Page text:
At this time, the Apache Indians were defending their homeland and used raiding as a form of resistance and to seek vengeance for death or injury (Utley, 2012, p. 24). To better illustrate the Apache cultural values that influenced Geronimo, Utley compares the Lakota leader, Sitting Bull, to Geronimo. The first he argues was dedicated “to the welfare of the Lakota, a consistent resistance to the encroachments of the white people, and an unflinching devotion to his people” (p. 13). Hence, these two leaders’ cultures differ as Geronimo’s traditions allowed him to act mercilessly, selfishly, impetuously, deviously, and egotistically (Utley, 2012, p. 283). For Sitting Bull, his people were the most precious, but for Geronimo, it was himself (p. 283). Thus, there is a clear difference between Sitting Bull and Geronimo, which prompts some people’s negative perception of the latter.
Nevertheless, Utley compares Geronimo to other Indian chiefs in favor of the latter. The spirit of leaders like Sitting Bull, Dull Knife, and Satanta was inscribed in American West history (p. 282). They fought with white people and their troops until defeated (p. 282). Geronimo supported these intentions since he refused to cooperate with the United States (p.56). He escaped several times from the reservation; Geronimo and his small group of Apaches were the last Indians not to be herded onto the reservations (p. 165). Subsequently, Geronimo and his people were not sent to reservations but were kept in various forts as prisoners of war.
Utley further argues for the selfishness of Geronimo in describing the Apache view of defending their traditional way of life. According to him, Geronimo’s motivation did not fit the Apache concept of a righteous war; he pursued a personal vendetta against those he saw as enemies (Utley, 2012, p. 142). As evidence, Utley argues that by raiding Mexico, far away from his homeland along the upper Gila River and Mogollon Mountains (p. 130), Geronimo showed his real reason for resistance did not align with the Apache concept of warfare. Geronimo was not a chief; while in one situation, he led the Chiricahua Apache tribe, in others, he commanded only a part of his large family (p. 12). Apache warfare demanded specific techniques of action; however, Geronimo neglected them.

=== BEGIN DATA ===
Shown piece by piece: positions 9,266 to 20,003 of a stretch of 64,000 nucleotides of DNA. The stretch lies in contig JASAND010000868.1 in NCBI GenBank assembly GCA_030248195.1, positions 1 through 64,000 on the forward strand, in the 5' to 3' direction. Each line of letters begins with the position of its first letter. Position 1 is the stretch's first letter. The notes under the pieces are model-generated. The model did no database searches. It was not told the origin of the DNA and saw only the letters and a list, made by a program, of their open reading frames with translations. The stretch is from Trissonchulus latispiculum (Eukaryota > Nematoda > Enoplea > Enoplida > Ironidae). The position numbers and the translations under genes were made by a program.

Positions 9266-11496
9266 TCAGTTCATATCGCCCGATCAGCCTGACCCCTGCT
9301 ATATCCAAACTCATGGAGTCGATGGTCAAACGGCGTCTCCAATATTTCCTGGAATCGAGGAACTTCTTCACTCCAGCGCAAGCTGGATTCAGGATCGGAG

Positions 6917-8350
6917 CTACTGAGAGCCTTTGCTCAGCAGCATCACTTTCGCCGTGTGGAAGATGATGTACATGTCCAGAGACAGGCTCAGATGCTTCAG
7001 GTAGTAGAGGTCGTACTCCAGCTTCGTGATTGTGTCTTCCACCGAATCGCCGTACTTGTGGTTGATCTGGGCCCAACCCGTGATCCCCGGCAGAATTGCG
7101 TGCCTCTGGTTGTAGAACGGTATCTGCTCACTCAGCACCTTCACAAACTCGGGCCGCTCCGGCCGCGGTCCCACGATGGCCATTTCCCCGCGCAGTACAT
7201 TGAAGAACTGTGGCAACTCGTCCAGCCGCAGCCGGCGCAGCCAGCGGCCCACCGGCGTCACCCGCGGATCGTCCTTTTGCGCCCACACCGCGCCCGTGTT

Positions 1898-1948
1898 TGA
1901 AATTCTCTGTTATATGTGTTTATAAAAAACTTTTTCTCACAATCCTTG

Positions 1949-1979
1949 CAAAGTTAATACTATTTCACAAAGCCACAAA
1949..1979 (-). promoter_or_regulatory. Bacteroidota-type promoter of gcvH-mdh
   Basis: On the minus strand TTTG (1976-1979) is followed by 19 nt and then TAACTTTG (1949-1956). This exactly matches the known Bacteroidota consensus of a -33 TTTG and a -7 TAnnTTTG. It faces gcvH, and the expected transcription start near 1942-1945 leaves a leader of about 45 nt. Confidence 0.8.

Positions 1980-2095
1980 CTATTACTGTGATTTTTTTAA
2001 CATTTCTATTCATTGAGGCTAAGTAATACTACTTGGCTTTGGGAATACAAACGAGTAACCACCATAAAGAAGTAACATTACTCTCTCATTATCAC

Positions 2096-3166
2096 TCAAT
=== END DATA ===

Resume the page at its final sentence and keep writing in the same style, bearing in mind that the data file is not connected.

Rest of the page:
Another Apache feature, which is their drunkenness, is presented by Utley. Utley emphasizes that Geronimo’s most notable weakness was liquor (p. 275). Utley says, “no less than other Chiricahuas, Geronimo loved liquor, no matter what kind, and at Fort Sill, he often got drunk” (p. 276). This is historically proved by evidence of Geronimo’s first breakout from the reservation being drunk (p. 106). Besides, the addiction impacted Apache troops’ inability to avoid the Mexican massacre (p. 41). The situation that happened in 1878 describes how Geronimo and some of his associates were drinking (p. 110). Whereas most of them were already drunk, Geronimo started to criticize his nephew (p. 110). The relative was mortified by the leader’s scolding and killed himself in the night (p. 110). Finally, Utley notes that strong drinks led Geronimo to death in 1909 (p. 280). Utley confirms the stereotype about Indians, particularly their drunkenness not on one person’s example, but the number of Indians, relying on the events’ testimony.
There are some issues with Utley’s book. One is that most of the information on Geronimo was gathered when he was around 50 years old, and much of his earlier life is speculation and patchy. This could make some of the conclusions he draws unreliable. However, Utley’s work is of interest to both scholars and a general audience. He analyzes Geronimo’s actions in their cultural and historical context. It is chronologically structured, refers to numerous studies, and systemizes them in his broad picture. Ultimately he argues that Geronimo was not so much a chief and cultural icon but a man ruled by his own passions and motivations. He also portrays Geronimo as a man deeply committed to his family, suffering greatly at their loss.
Utley, R. M. (2012). Geronimo. New Haven, CT: Yale University Press.